Burapa Bike Week

It was back about the year 2000 when upon recommendation I first booked a flight to the idyllic, former-fishing village of Pattaya, Thailand. Then I picked up a copy of Maxim Magazine and noticed (next to the hot babe photo) the cover story, “Pattaya – The Most Dangerous Resort Town in The World.” Well being the adventurous sort I decided it would be fun to take a copy of the magazine and visit all the “Dangerous Spots” and wasn’t surprised to discover that it wasn’t all that dangerous after all. That trip and my findings would have made a great follow up story to the original, Maxim sensationalism.

Fast foreword many years and many trips later to my discovering, a few years back, that this town is also the venue of the largest Harley party in S.E Asia. Burapa is the largest of the many motorcycle clubs and is the host of this huge gathering that draws as many as 30,000 spectators to days of music, bikes, and vendors much as we do right here in the good ole’ U.S. of A. A lot of hard work done by many volunteers and generous sponsors get’s the job done.

Being a renowned international photo-journalist has gotten me to the inside of the event and I have made many great friendships along the way. The “Harley Experience” is very much alive and the locals are quick to accept you as a fellow biker extending gracious hospitality. There are so many clubs in Asia that it is impossible to keep track of them but they all come together for this enormous gathering, and enjoy the camaraderie of motorcycling. One of the greatest aspects of the “Biker Life” in Asia is the attachment to the iconic David Mann/Easy Rider imagery. Motorcycling is still locked in that 60’s-70’s style of choppers, black leathers, patches, hard riding and hard partying which they do, with enthusiasm.

Not to say that the chrome and paint customs are non-existent. Quite to the contrary there are many fine custom builders that create one-offs comparable to most any done right here in customland. The old 750 Honda Four is a very popular engine for the radical front rake and extended front end ridged. Lots of chopped bikes of all sorts, some with very creative sheet metal. I was really surprised to see how many Harleys there really are over there, right on up to 2008 and any model in the Harley lineup.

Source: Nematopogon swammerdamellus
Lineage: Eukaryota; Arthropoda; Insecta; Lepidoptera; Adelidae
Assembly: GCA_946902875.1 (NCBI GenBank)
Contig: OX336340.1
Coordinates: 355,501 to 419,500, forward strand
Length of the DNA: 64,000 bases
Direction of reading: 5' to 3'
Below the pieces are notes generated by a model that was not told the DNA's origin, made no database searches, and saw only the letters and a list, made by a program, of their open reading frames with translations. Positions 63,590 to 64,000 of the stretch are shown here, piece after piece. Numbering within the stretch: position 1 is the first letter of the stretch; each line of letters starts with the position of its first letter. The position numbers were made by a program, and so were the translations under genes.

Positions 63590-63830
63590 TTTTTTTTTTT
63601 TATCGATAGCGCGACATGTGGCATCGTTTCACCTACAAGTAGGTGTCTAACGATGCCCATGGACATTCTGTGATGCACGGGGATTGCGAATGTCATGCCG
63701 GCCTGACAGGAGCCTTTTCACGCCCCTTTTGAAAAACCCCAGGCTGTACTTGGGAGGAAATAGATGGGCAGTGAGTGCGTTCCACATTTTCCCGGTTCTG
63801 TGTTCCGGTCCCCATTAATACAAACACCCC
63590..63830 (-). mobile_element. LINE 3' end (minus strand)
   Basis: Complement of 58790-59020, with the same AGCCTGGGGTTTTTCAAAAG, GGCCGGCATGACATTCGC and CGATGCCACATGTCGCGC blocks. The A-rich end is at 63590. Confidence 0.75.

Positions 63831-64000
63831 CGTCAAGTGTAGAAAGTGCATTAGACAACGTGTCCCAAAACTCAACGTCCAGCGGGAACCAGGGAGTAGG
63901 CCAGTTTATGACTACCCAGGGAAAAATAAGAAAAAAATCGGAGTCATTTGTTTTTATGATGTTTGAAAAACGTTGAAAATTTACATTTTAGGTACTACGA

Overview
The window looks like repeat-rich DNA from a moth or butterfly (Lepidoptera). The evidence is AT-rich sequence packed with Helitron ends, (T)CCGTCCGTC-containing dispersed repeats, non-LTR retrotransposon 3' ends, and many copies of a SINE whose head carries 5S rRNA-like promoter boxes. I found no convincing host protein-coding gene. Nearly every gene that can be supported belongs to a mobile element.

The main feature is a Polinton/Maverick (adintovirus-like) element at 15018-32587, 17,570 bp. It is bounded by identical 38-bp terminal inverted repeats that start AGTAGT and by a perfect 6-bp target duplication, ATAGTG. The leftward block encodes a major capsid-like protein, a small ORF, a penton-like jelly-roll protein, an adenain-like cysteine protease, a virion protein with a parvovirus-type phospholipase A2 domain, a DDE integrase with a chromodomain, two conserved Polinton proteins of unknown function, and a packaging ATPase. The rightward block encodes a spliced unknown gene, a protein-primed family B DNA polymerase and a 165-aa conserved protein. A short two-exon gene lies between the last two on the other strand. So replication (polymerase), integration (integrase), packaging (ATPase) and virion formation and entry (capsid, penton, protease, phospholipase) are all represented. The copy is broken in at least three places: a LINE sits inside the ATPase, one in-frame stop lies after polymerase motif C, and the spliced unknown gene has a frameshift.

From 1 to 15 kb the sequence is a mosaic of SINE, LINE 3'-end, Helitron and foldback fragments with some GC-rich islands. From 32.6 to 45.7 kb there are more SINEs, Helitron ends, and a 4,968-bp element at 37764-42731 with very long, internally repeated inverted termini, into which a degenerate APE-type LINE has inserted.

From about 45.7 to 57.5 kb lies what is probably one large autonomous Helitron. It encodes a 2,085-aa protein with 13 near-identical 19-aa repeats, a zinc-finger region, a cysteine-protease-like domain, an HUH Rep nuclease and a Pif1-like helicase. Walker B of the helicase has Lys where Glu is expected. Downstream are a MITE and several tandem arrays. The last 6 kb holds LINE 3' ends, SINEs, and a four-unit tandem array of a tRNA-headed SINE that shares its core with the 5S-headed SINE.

The event officials tell me there are about 4,000 bikes that come to the festival which is a fundraiser for local charities and is free to the public.

The venue is a very modern park-like facility with paved walkways and a large grassy field for the stage and spectators. It is actually a new sports center so the infrastructure is excellent which makes for a neat, orderly arrangement of bikes, vendors and food.

The food is far more edible in Thailand than in some other countries and actually quite delicious as the Thai cuisine is famous for blending combinations of native herbs and spices for very tasty, fragrant creations. I do however avoid the bug cart which is an array of various deep fried insects which we may call pests but seem to please the palate of many locals. It is wise to be careful though as they do use some pretty spicy chili peppers, which reminds me of a story a few months back in the L.A. times. Seems as though there was a terrorist scare and HAZMAT was called to the scene which turned out to be a Thai restaurant cooking with some of those chili oils (the vapors can really permeate the air and tear your eyes).

Entertainment is ongoing from the huge stage featuring a mixture of local bands and the venerable biker rock music we all recognize. Unfortunately, absent this year was Carabao, the most famous biker musician in all Thailand who has supported the event for so many years. He was, however, replaced by some very talented musicians that kept the huge crowd in the party mood for the whole weekend. Let me mention here that the Thai’s really like their music loud which I suspect has most of them deaf before they reach thirty and had me leaving a little early that night.

On the way out I saw a first – in the parking lot were 30 or so custom pickup trucks you have all seen, outfitted with a dozen speakers or so each, amplifiers etc. The unusual thing that you probably have not seen is that they were all wired together to play the same music, an amazing amount of music in one parking lot.

The Thais enjoy being gracious hosts and are quite willing to have you join them for a beer at any time, and beer they do drink. The camaraderie of bikerdom is alive and well here making you an instant brother. Brothers from all over the world come here so it all adds up to a very enjoyable few days of international interaction biker style.

Some say the temperatures in Thailand are hot, hotter and hottest, but the weather in February is usually quite comfortable most of the time and this year was made more pleasant by a constant cloud cover keeping the searing rays of the sun at bay all day long.

I try to schedule trips to coincide with major events and this is certainly one major event you wouldn’t want to miss if you’re in that part of the world during February.